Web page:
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News: Courtney talks to us about her time spent as a Level 3 apprentice at the QMC

Please note: This news story may contain information that is no longer current or up to date.

Courtney is currently working at the Queen’s Medical Centre as a Level 3 Senior Healthcare Support Worker. After deciding that she wanted to work in healthcare at school, she decided to look into her options. The pandemic meant that most full-time courses were moving online, and Courtney was after something that would give her a lot of practical experience. After finding our healthcare apprenticeships online, she decided that becoming an apprentice was the best route forward and applied. Now she is a year into apprenticeship and enjoying her day-to-day work and weekly study.

When I saw the apprenticeship opportunity, which gave you work experience every day it seemed much better for me. You get life experience, you get work experience, you get everything, all in one package. I went online and visited the apprenticeships page. I clicked it, applied for it and that was it. It was easy.”

Healthcare is a work field that teaches you good communication skills and requires you to support a diverse range of people. Our apprenticeships also help you progress into more specific fields, such as caring for children or working on a maternity ward. Despite it being a role that requires a lot face-to-face interactions, Courtney reckons that you don’t need to be a particularly outgoing personal to excel as a healthcare support worker. 

I feel as though you could be a quieter person and do well in this role. I wouldn’t say I’m an extrovert or an introvert, I’m more in the middle, and this has brought me out a lot. I’ve become a much more social person because of this role. 

You quickly learn how to speak with people. I don’t think you need to be any type of person to suit this role, you just need to want to care. From there, it shapes you into the kind of person that should be a nurse or healthcare assistant.

Knowing that I’d be doing something that would make people’s lives better, I chose this apprenticeship because I knew it was going to be very rewarding. 

Courtney Carlyle — Senior Healthcare Support Worker

If you choose to take up an apprenticeship, you will work full-time in a work placement and you will typically have one day a week dedicated to study. The study portions of your apprenticeship will be supported by assessor who will provide you with regular guidance. Your employers will also work with you to make sure you receive the experience you need to earn your qualification.

Alongside study, Courtney’s full-time role allows her to put the knowledge she’s gained into practise. In a healthcare support worker role, you will be responsible for the care of patients within hospital. As well as tending to basic needs, you may also attend to health checks, sterilise equipment, take blood samples and more.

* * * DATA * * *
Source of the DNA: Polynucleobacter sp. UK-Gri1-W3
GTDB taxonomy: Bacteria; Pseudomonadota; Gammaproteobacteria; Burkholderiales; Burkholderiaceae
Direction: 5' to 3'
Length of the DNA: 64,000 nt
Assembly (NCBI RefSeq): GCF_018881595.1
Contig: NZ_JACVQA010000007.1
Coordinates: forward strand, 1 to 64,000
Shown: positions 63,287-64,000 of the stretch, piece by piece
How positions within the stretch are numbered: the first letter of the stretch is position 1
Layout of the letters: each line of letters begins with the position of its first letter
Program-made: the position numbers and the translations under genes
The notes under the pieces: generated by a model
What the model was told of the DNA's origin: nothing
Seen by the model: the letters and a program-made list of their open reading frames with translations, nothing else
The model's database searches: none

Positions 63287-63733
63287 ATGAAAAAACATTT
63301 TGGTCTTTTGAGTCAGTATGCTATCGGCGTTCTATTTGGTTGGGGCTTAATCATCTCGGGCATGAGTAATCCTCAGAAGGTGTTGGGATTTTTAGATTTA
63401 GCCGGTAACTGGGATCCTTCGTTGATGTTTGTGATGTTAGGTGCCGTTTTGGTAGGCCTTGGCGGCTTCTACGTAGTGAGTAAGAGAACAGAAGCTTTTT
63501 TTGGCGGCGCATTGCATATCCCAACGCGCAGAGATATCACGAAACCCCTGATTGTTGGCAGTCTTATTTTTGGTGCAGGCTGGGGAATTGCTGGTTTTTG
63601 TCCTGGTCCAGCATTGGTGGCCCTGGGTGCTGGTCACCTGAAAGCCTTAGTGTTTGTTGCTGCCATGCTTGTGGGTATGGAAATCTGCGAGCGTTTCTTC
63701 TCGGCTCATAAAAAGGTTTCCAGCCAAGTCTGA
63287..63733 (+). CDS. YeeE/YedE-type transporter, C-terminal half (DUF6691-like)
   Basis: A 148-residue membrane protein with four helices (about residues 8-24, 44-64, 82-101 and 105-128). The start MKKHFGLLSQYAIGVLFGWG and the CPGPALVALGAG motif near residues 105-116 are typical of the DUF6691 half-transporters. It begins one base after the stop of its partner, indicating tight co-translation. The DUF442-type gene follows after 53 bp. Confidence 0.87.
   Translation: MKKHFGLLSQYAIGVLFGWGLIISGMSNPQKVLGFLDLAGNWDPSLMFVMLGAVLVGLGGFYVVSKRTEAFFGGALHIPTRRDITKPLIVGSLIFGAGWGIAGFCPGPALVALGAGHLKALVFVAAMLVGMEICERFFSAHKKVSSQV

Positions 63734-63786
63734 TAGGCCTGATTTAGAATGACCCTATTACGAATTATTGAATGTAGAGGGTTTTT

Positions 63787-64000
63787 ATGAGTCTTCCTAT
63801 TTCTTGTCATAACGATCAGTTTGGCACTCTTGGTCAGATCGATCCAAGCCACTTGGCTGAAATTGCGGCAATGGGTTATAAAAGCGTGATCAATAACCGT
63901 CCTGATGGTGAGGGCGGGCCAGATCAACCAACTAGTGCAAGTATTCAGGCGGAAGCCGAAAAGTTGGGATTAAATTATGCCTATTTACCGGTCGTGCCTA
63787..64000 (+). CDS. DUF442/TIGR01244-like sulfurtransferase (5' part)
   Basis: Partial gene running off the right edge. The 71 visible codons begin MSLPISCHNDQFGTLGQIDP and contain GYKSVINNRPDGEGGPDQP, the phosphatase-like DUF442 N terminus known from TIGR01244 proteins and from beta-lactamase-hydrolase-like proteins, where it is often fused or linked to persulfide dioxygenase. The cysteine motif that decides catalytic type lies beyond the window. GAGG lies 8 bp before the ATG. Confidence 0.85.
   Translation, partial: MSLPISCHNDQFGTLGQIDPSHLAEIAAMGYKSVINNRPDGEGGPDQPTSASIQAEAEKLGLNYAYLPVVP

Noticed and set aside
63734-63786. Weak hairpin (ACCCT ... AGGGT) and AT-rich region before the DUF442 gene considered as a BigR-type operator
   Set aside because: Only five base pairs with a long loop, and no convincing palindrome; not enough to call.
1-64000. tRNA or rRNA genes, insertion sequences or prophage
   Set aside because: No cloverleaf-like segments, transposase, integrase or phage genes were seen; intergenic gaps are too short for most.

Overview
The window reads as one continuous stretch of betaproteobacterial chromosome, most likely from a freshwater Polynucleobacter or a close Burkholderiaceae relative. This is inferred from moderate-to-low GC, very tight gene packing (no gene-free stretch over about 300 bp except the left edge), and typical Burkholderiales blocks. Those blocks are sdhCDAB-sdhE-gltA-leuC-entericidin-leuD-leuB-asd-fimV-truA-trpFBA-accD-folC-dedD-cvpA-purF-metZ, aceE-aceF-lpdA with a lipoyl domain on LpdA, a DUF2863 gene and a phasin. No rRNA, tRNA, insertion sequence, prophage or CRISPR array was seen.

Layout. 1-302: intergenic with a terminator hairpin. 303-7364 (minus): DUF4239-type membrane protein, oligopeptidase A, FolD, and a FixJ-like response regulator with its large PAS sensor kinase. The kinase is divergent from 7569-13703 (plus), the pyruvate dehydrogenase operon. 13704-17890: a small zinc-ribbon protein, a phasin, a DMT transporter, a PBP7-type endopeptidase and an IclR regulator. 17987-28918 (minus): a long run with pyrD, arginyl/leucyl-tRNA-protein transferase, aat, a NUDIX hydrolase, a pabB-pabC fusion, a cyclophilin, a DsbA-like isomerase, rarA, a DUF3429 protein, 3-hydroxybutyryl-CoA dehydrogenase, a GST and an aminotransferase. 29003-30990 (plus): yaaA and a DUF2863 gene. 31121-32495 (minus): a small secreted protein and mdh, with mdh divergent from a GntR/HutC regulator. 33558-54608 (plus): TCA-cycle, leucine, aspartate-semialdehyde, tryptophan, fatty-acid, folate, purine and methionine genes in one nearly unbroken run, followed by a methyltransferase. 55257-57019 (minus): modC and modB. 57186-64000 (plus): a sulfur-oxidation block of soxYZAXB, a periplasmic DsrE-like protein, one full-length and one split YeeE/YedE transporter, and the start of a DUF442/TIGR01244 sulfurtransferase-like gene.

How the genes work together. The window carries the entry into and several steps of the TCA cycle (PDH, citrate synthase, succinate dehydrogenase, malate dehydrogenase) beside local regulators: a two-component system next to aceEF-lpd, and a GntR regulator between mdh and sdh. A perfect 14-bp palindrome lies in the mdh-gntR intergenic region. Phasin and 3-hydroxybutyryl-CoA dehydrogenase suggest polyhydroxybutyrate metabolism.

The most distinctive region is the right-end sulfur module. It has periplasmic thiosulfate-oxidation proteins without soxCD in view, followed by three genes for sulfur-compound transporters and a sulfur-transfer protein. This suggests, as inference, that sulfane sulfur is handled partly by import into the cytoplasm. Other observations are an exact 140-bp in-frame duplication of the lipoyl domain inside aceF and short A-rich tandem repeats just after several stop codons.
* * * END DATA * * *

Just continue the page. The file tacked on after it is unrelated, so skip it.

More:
We come in and see which ward we’re on, then we get a handover from the night staff. They’ll tell me things about the patient’s mobility, whether they’ve been eating and drinking and things like that. We then get straight into making beds, waking up the patients, doing any washing if necessary and helping with breakfast. We also will do observations.”

It can be an extremely rewarding job, knowing that you’ve made someone’s hospital stay a pleasant one. 

I like the relationship you can build with the patient. It’s nice to overhear a patient talking about you in a good way, saying things like she’s a good one’. We have a comment sheet that we give to everyone before we discharge them and it’s nice to see your name and or positive comments about the ward. It shows that we’ve helped them and done a good job.”

Courtney’s team has also made use of her sign language l skills. Many workplaces will help you grow and practise existing skills, unrelated to your primary duties, if they feel it could be useful. Talent does not go unrecognised. 

I have a Level 1 in sign language. My mum is a teacher for the deaf, so when I was in primary school, I picked it up. On the ward we have quite a few deaf people and I’ve been asked before to communicate with them and assist doctors. Recently I’ve done a research unit to explore what improvements could be made to the ward. I spoke about communication, and I’ve been working with the ward manager to prepare a booklet for deaf patients. I feel like it’s something that needs to change.”

It can be hard to find a career path that feels right for you, and that’s why it’s important to explore your options. 

A‑Levels aren’t your only option. Not a lot of people are academic, and some people just want to finish school and move into work. With an apprenticeship, you’re going into a job straight away. You can get the same results by choosing an apprenticeship over A‑Levels and university. 

If you’d like to learn more about the apprenticeship opportunities we offer, you can find further information on our apprenticeships page. Also, as a part of National Apprenticeship Week, we’re running an Apprenticeship Open Evening on 10 February. Don’t forget to book a place if you’re keen on speaking with local employers about the work placements they offer. Our apprenticeship team will also be attending the open evening if you have any general questions about apprenticeships. 

Published on:
  • 7th February 2022 (9:35 AM)
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